Virgin's plan to enter into cruise business prompts lawsuit

Business disputes arise in a variety of situations. We have previously written about disagreements that arise as a result of a breach of contract. Other times they are filed following an allegation of theft. Sometimes, it is multiple issues that prompt one individual or entity to take legal action against another. This is the case in a lawsuit recently filed in a federal court in Florida. Virgin Group and British billionaire Richard Branson have been sued by the former chief executive office of Norwegian Cruise Line.

The lawsuit is the result of a failed agreement between the former chief executive officer of Norwegian Cruise Line, and Virgin. The former CEO said he brought the idea of building and operating two "ultra" ships to Virgin, which previously had not been involved in the cruise business.

In May 2011 an agreement was allegedly entered into. At that time it was estimated that over the course of 10 years Virgin would make profits between $427 million and $483 million. Depending on the profitability of the venture, the former CEO potentially could have made $315 million.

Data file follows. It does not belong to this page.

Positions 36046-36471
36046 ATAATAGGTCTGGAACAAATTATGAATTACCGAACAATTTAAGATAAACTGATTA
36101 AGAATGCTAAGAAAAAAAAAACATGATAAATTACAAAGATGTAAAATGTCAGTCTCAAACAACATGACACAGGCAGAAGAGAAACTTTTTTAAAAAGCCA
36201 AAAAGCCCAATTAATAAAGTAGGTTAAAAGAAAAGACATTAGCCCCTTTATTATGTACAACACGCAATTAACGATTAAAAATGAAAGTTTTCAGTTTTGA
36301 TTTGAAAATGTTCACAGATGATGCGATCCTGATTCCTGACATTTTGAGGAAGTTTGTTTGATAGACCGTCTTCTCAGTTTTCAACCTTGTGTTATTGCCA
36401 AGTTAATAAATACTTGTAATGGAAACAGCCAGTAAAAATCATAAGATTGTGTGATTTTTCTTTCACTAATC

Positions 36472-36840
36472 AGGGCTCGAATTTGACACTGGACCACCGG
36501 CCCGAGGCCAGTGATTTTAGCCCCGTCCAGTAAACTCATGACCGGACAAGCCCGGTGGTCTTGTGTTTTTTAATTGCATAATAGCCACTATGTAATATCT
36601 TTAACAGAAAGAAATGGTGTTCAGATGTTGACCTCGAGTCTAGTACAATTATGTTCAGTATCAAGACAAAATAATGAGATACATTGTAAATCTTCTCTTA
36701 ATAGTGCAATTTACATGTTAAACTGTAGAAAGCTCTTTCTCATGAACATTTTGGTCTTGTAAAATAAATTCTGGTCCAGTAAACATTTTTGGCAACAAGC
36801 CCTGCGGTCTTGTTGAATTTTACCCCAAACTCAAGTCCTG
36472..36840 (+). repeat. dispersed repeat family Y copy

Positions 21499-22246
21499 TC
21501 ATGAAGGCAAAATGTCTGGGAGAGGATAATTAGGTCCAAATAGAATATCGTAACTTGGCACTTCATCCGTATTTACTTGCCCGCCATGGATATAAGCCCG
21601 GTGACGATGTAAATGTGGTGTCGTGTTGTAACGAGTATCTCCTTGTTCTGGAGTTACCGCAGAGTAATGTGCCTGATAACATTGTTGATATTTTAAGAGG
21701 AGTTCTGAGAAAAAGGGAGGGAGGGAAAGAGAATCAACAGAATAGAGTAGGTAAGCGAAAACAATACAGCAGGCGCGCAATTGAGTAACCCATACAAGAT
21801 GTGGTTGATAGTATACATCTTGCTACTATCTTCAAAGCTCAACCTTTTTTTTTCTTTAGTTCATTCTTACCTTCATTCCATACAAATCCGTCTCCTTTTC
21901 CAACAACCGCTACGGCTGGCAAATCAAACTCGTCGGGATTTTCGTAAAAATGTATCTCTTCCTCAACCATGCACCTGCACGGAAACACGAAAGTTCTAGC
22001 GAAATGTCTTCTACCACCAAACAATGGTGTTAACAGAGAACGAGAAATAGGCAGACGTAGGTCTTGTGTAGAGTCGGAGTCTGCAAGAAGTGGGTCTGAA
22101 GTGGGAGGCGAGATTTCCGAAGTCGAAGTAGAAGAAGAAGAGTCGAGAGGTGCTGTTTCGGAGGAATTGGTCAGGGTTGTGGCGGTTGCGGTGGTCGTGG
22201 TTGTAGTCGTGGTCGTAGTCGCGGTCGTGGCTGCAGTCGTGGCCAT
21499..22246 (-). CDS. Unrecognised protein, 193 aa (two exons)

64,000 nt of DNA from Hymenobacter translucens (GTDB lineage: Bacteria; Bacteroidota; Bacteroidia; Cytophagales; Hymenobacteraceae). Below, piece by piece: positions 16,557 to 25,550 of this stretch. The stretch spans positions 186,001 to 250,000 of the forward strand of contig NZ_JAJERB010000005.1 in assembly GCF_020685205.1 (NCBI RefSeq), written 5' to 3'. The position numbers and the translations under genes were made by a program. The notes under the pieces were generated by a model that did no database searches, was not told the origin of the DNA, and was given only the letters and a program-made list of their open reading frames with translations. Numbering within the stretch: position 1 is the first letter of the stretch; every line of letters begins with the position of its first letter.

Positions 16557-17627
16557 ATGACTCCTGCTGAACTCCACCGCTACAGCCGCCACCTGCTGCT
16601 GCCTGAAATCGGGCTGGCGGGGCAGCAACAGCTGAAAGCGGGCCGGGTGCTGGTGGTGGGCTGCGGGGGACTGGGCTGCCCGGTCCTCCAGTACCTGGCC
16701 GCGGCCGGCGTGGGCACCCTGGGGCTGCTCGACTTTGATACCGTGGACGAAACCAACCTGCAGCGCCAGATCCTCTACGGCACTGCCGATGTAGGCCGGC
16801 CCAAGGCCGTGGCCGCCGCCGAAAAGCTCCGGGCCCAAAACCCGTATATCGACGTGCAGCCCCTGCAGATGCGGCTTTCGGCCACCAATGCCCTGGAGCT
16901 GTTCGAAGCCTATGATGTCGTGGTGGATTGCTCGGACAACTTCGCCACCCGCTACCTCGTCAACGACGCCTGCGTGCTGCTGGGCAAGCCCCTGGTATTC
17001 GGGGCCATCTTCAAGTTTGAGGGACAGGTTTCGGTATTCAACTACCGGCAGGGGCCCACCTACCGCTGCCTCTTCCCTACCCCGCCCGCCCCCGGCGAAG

In accordance with that agreement the former CEO said he found a shipyard to build one of the ships and secured financing for it. He claims it was around that time that his potential profitability in the project changed as a result of changes Virgin made to the terms of the deal.

In the lawsuit the former CEO is seeking to block Virgin from pursuing the new cruise line. In addition, he is also seeking $300 million.

We will provide updates on this matter as they become available.